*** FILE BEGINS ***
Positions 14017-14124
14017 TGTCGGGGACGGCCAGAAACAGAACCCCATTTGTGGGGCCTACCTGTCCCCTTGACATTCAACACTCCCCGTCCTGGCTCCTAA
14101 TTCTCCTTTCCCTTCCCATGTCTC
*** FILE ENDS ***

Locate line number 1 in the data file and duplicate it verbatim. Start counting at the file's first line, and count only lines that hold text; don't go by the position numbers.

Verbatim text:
Positions 14017-14124